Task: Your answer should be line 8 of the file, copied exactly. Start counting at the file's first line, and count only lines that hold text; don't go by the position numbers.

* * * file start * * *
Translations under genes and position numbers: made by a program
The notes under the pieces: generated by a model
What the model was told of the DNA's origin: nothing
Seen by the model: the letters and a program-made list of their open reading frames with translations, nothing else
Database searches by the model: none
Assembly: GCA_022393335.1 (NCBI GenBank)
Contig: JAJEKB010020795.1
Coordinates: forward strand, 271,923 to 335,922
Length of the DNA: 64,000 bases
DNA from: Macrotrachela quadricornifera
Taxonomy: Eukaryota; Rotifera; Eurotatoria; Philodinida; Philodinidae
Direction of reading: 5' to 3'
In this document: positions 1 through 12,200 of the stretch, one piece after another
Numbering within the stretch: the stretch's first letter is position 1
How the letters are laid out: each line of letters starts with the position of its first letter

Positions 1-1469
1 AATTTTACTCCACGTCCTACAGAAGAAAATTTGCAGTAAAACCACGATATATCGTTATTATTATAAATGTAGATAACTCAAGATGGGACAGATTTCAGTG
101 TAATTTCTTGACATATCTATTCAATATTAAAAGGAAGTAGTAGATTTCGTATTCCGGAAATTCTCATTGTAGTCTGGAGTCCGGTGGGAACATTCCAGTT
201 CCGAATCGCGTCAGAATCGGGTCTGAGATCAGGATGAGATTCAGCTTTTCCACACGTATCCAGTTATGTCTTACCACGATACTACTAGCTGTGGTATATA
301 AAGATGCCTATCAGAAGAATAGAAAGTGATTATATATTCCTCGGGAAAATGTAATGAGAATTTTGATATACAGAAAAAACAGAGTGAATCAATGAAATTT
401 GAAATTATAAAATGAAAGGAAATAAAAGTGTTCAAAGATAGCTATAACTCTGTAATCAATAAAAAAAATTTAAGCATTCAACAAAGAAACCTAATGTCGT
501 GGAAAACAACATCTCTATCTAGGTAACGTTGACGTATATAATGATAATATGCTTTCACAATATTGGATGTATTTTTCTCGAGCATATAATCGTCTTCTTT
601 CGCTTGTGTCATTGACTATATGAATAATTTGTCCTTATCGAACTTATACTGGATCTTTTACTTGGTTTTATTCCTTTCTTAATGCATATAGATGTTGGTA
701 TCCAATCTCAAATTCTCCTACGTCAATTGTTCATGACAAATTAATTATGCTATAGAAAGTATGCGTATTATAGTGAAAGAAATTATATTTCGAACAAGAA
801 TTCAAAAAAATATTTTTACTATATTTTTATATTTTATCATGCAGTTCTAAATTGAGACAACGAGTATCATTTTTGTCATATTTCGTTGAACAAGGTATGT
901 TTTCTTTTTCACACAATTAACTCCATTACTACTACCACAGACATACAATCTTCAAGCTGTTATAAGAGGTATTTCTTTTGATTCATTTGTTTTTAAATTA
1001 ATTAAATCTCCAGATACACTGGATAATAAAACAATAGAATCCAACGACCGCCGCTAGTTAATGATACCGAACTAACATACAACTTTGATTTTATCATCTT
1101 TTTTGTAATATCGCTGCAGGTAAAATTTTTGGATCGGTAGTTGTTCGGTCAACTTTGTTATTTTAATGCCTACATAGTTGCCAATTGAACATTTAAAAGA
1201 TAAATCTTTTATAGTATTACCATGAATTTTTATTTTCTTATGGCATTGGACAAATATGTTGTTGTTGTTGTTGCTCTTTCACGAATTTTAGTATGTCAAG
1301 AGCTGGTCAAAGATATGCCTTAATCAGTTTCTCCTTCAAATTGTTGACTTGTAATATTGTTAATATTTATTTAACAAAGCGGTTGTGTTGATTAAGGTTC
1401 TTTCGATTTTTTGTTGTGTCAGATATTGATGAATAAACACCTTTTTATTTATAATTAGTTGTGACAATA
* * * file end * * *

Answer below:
Coordinates: forward strand, 271,923 to 335,922